Autumn LEAF kicks off this weekend at Lake Eden in Black Mountain. Among the dozens of national and international performers, a number of local artists will also be featured on various stages.
Asheville’s Hardlox Jewish Festival takes place on Sunday, Oct. 16.
The annual event wraps up today. Sunday hours are 11 a.m.-7 p.m. at the Holy Trinity Greek Orthodox Church of Asheville, 227 Cumberland Ave.
The local festival returns on Labor Day weekend, celebrating its 10th year and expanding to two days. Here, to whet your appetite, is a preview of some of the music on the lineup.
The latest update to October’s Moogfest adds nearly two dozen more acts (including TV on the Radio, Childish Gambino — seen here — and St. Vincent) to an already packed lineup.
We’re alive. We finally made it into the Dark Carnival, the 12th annual Gathering of the Juggalos. We had lofty ambitions of broadcasting a live stream from the festival, but it turns out that 3G coverage in Cave-in-Rock, Ill., isn’t so great. Imagine that. For now, we’ll try and update this page as much as we can with pictures and what’s going on.
Sunday, Aug. 8, marked the debut of VegFest, Asheville’s first all-vegetarian festival. Vendors started setting up their booths as early as 10 a.m., and by 10:30 a.m., folks were already wandering toward Battery Park for the festivities. The event began officially at noon and lasted until 7 p.m. that night. Festival organizers estimate that more than 1,500 people attended.
Charleston, SC,-based roots and Americana band The Blue Dogs and Charlotte-based rockers The New Familiars perform at tonight’s at Downtown After 5.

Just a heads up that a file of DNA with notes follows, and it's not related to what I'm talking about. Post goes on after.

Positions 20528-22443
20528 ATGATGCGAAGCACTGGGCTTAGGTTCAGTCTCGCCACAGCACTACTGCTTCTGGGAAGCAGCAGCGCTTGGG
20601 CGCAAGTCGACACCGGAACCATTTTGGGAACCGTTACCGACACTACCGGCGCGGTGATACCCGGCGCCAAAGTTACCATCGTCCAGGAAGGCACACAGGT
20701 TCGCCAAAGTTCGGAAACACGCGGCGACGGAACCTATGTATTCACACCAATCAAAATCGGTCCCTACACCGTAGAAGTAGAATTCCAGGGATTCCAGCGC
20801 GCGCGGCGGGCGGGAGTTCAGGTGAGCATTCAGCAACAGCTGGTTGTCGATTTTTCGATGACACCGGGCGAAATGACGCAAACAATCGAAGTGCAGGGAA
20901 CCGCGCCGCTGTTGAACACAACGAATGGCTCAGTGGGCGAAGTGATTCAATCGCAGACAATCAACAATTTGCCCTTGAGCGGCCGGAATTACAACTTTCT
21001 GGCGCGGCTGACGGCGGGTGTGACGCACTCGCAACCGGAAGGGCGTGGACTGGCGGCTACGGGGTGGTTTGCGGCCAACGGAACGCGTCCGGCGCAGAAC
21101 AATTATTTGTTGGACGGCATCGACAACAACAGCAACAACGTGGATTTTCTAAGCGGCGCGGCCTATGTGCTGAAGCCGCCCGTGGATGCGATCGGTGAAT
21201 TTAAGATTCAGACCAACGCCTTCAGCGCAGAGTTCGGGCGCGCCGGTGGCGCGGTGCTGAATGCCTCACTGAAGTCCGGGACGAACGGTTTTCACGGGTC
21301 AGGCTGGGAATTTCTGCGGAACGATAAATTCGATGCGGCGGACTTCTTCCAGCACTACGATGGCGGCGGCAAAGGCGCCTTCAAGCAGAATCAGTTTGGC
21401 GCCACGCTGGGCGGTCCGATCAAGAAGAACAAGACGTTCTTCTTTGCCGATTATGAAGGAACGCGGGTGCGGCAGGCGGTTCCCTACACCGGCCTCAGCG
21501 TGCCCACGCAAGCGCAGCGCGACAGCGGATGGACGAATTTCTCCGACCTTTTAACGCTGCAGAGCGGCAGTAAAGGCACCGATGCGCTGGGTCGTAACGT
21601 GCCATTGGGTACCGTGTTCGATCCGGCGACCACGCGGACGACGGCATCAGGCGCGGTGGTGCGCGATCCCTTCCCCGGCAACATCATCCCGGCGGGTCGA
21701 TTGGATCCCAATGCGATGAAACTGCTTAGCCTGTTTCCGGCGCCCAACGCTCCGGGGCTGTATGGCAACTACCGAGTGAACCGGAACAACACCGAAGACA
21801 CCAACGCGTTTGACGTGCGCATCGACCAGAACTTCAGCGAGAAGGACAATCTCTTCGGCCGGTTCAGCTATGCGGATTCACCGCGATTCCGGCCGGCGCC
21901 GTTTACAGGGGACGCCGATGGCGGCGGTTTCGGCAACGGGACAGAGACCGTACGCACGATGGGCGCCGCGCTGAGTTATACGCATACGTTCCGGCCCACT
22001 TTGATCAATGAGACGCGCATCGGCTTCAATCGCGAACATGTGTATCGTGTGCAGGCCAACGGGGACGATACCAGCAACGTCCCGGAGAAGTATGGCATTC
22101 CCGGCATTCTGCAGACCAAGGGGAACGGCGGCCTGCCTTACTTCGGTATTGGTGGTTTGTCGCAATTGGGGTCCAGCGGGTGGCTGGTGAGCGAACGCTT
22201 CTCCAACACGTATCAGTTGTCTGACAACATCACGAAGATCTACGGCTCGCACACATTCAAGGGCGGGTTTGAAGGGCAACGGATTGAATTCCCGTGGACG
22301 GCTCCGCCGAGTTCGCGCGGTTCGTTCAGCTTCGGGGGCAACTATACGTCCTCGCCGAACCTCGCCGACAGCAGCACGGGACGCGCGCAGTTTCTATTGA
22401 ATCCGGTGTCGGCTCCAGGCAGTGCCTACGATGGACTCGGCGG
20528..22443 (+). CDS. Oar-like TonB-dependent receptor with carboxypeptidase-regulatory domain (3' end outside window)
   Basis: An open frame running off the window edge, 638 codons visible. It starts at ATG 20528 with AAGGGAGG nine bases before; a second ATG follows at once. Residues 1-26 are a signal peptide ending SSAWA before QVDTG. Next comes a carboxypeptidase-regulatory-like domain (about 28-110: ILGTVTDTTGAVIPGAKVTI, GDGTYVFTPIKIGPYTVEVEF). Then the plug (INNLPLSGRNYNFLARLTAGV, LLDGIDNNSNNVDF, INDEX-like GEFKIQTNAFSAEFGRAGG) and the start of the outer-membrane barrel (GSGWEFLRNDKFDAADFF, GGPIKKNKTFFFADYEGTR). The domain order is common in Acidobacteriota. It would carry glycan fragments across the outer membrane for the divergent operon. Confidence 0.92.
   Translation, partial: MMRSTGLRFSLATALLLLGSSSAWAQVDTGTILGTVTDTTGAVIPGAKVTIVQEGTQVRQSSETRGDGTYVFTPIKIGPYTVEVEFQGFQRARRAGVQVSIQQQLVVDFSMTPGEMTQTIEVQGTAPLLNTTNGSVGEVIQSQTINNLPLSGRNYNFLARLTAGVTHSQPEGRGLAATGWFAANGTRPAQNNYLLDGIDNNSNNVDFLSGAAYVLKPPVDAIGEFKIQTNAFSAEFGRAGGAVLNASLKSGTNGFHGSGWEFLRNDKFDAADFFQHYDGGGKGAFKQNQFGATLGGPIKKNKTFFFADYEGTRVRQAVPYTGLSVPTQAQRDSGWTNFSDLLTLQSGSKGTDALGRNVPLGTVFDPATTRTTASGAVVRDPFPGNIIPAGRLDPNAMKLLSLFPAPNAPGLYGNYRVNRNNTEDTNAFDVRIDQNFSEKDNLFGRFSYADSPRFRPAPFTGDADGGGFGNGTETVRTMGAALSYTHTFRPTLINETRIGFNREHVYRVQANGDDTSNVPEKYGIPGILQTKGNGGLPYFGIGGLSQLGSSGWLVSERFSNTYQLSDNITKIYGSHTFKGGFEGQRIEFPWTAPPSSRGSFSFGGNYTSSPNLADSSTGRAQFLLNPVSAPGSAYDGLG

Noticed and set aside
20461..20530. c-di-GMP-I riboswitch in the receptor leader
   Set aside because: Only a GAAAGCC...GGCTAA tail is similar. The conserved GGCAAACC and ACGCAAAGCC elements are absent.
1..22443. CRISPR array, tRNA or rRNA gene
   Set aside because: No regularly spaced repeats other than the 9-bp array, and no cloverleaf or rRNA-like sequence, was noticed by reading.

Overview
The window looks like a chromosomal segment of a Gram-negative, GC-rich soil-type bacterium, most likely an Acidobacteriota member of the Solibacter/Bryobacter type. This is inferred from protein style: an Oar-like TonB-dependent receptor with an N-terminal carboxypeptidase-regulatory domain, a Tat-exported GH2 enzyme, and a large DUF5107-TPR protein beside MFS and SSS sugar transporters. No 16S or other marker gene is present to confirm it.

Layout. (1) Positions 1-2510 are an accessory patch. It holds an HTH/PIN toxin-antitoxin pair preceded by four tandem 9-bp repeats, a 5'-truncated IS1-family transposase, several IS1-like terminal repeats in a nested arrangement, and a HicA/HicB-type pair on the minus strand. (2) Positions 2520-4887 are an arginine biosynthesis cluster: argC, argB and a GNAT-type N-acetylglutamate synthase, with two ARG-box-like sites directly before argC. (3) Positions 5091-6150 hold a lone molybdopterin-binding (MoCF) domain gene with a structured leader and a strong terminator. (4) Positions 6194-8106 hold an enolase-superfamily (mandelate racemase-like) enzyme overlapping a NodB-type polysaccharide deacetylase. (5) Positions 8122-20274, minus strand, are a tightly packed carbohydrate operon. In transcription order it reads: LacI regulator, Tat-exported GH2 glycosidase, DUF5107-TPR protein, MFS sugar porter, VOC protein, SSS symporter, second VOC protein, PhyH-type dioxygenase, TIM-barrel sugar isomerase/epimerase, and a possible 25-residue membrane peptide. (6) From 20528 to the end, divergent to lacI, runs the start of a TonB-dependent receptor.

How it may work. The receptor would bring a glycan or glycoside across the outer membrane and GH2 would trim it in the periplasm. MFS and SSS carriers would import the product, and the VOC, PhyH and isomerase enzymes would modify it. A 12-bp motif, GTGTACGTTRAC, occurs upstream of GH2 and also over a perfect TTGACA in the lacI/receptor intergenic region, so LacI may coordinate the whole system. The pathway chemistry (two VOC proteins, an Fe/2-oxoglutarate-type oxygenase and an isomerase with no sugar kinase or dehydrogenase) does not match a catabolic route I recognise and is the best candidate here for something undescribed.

Bonnaroo 2011 was hot – and we’re not just talking about the temps. Asheville guitar god Aaron “Woody” Wood played scorching sets that garnered national radio time; local b-boy crew Fresh Trix wowed crowds with their funky body contortions; locally based music marketing company Music Allies ran a huge backstage operation, and countless other peeps with local connections worked, played and partied hard just down the road in Manchester, Tenn. Photos by Jake Frankel
Our correspondent is having a hard time finding wireless access for his computer. His Thursday dispatch from Bonnaroo was delayed, but here it is — complete with ongoing live Twitter coverage.
Hard to believe it’s only seven weeks until Asheville’s largest street festival of the summer. But as the dates (Friday-Sunday, July 29-31) draw nearer, more bands are announcing their plans to play Bele Chere’s many stages.
The festival returns this year during the weekend of October 28-30. Tickets go on sale Saturday, June 4 at noon. Photo by Reggie Tidwell.
Xpress snapped pictures of a lot of lovers at the first Big Love fest, a day of all-local festivities that we’d say was a Big Success. Also, check out the video.
With the end of April approaching, anticipation for LEAF is in the air. This spring’s schedule is jam-packed full of rich sounds and songs. Here, some highlights …
A serious injury will keep the full band from playing Moogfest. Still, the other members plan to attend. Details as they arise…
Foogmess, the “local alternative to the very expensive, very not locally focused Moogfest,” has 16 bands — all local — to Moogfest’s 61.
LaZoom begins its Haunted Comedy Tours this Friday, Asheville on Bikes’ annual Pumpkin Pedaller is coming, and there’s a family-friendly fall festy (no scary costumes!) in the works.
The free festival takes place today, on N. Lexington Ave., from noon-8 p.m.
Festivities at Music on the Mountaintop got an early start Saturday morning as the sun rose over the misty Boone hills and drowsy campers rubbed the sleep from their eyes.
The third annual Music on the Mountaintop opened Friday under cloudy skies in Boone, with performances by local favorites like Now You See Them, Uncle Mountain, Josh Phillips Folk Festival, Holy Ghost Tent Revival and more.